Therapy Dog by Laurette Folk

Ines Vuckovic (c) 2016

Laurette Folk is this week’s featured author for our prestigious series THE DAILY FLASH; the stories we’ll be featuring by Ms. Folk are from her new flash fiction anthology TOTEM BEASTS which will be published by Big Table this year. 

It had stopped raining when we arrived, and we went into the hospital with its concrete façade weeping. We checked in at the front desk where a dowdy, corpulent woman had issued me a badge. She said we were free to go to any room we wanted. My dog panted heavily, anxious. She was a three-year-old black Lab and I had not run her that day due to the rain. So she had all her nervous energy.

We walked the halls, passing orderlies in blue, mostly men, who acknowledged our presence with a nod of the head. My dog had her nose to the ground, seeking some scent that could give her a clue as to why we were there. Suddenly a woman burst out of one of the rooms toward us. She was taller than I, wore faded jeans and a gray zipper down sweatshirt. She appeared to be fairly normal, save the outgrowth of a small hand over her left eye. Josie immediately went for her, greeting her with a sashay of glee. The woman petted her kindly, then grabbed my hand, and started tugging me down the hall, whispering in my right ear wildly.

She said most of the time she could control the actions of that small hand, but there were days when it danced so exuberantly, she had to follow suit, as if she were in a trance.

Let it be known that I was utterly transfixed by this appendage, that, at this point it was giving me a small high five. The woman—her name was Connie—said most of the people here had these outgrowths. Most had hands, but some had feet, some hands and feet, and some nearly a whole figure. “Oh no,” she said, “We aren’t allowed out in public. It’s true, you know: it’s too much for people to bear. We understand that. Besides they’re good to us here. They really are.” The small hand seemed to affirm what she was saying by making the “OK” sign with its fingers. I tried not to look at the hand—I was trained not to look, but any training I had left me entirely unprepared for this. Connie asked about Josie. “Is she a therapy dog? We’ve seen a few around here. We all look forward to seeing them, you know,” she said, still grasping my arm.

We arrived at the cafeteria and there were mutants everywhere. The acrid smell was overwhelming. Several of the inmates came up to Josie to stroke her fur with their real hands, while the other ones, the protrusions, waved in the air, trying to get my attention. Josie succumbed to their petting, wagged her tail, but sometimes she caught a glimpse of one of the appendages and she’d prop up her ears, almost in alarm. But their cooing and petting had seduced her into thinking everything was normal.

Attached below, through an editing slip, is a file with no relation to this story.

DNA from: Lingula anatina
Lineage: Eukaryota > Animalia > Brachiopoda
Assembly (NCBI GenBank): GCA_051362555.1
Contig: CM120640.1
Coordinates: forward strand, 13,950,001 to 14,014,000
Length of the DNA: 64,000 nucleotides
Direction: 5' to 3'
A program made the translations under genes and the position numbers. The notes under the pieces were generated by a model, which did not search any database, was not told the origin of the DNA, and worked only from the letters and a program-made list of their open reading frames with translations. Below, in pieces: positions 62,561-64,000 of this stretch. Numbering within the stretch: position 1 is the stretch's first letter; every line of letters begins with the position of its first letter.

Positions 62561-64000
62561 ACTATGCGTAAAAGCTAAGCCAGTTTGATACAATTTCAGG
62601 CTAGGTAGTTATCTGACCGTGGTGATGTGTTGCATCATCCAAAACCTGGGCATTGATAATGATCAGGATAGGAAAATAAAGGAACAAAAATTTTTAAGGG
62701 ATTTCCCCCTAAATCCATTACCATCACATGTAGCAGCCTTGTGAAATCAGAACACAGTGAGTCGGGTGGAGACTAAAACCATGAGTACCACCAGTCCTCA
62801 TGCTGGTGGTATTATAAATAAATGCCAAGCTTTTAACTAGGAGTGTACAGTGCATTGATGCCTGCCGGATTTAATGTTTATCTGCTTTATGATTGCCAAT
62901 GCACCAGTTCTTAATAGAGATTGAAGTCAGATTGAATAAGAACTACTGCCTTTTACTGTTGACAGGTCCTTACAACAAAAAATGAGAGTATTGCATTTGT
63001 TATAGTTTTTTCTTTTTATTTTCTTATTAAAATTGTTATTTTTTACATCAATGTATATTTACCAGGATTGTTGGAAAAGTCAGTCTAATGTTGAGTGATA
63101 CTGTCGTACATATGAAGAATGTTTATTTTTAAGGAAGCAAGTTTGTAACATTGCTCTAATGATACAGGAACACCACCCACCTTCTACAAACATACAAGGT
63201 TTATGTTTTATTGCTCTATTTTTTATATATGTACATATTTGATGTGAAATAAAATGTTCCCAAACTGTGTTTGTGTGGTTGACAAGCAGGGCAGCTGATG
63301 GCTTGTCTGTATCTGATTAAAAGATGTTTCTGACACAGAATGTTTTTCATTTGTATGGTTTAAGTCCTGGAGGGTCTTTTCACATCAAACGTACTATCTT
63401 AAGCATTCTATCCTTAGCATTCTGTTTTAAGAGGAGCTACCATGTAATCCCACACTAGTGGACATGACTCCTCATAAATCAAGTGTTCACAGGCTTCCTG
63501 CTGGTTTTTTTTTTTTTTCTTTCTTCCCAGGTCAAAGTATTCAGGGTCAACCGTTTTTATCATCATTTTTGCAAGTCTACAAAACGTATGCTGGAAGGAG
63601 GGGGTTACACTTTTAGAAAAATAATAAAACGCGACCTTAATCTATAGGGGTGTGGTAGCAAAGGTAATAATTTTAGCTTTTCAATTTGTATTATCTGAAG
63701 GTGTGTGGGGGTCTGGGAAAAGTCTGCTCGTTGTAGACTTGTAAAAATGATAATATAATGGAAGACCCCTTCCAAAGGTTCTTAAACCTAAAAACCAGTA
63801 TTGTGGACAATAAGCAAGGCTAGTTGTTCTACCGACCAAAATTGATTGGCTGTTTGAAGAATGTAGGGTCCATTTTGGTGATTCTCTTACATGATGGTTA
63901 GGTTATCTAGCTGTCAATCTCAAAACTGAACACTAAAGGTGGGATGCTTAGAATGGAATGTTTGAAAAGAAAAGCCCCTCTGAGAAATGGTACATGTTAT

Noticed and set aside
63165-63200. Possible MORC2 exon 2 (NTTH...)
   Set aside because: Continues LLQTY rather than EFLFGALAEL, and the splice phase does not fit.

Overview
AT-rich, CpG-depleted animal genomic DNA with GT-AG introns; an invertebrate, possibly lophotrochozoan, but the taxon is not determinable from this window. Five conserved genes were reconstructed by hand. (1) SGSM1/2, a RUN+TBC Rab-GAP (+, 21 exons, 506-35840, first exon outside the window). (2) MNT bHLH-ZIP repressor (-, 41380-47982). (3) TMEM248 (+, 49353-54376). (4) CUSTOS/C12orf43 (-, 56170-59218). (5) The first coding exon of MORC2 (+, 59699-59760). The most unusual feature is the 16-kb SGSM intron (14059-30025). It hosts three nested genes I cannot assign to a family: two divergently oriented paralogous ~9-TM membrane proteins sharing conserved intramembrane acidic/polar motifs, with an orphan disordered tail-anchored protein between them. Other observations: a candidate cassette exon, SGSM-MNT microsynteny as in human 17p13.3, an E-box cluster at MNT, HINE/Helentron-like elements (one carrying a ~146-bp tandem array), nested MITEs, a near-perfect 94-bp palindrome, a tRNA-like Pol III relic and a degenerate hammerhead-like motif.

I must tell you that these people were of all different races—some White, others Black, or Asian. Some were even wearing turbans, which concealed whatever outgrowth they had. The orderlies prompted them to go and eat lunch, not to forget to eat. “We always forget to eat,” Connie said. A young man dressed all in white came up to Josie and stood in front of her but did not pet her. Josie lunged at him, wagging her tail, imploring he lay his hands on her, but he kept to himself. His lips were large and purple, like two inflated inner tubes, and quite suddenly, he opened his mouth and a sound droned out, something like a foghorn, and with it, a growing bubble. The bubble grew larger as the sound grew louder. I recognized the sound; it was a deep om—the same sound Tibetan monks chant in their temples. The cafeteria became quiet, even my dog became calm. As the bubble filled the air in front of us, the deep om settled inside me, easing every nerve. I felt a welling up, like I wanted to sing. Then the man was silent. Connie let go of my arm. One of the orderlies pulled out a whistle and blew it to round up the inmates. Josie got spooked and started to bark. I pulled her leash closer, but she sideswiped me, and I was caught off balance, tumbling to the floor, while she bolted.

I ran through the halls calling her name with the inmates mimicking me until a myriad of Josies were echoing off the walls. I ducked into a room with the door open. An old woman sat in a chair with a rose petal quilt over her lap. She was not fazed by my intrusion and stared blankly ahead at the barred windows, as a small appendage, a head, was pushing through her white scalp, trying to be born. I saw the pink insides of its small mouth as it let out its first cry.

When I returned to the front door, the corpulent woman was gone, and something dark was huddling under her desk. I grabbed its leash, but just as we passed through the doors, I saw that what was on the end of it was not Josie, but a priest, his black suit darkening now in the falling rain. The doors flung open. Out came Josie and the orderlies; I grabbed her by the collar, and we stood there watching as they tackled the escapee, wrestling him back into the hospital as eyes flickered behind the barred windows, a hundred eyes, a thousand eyes, and the rain bore down.

Laurette Folk’s fiction, essays, and poems have been published in upstreet, Literary Mama, Boston Globe Magazine, Talking Writing, Narrative Northeast, So to Speak among others. Her novel, A Portal to Vibrancy, was published by Big Table; Totem Beasts, her collection of poetry and flash fiction, is forthcoming from Big Table in 2017 . Ms. Folk is a graduate of the Vermont College MFA in Writing program and editor of The Compassion Anthology.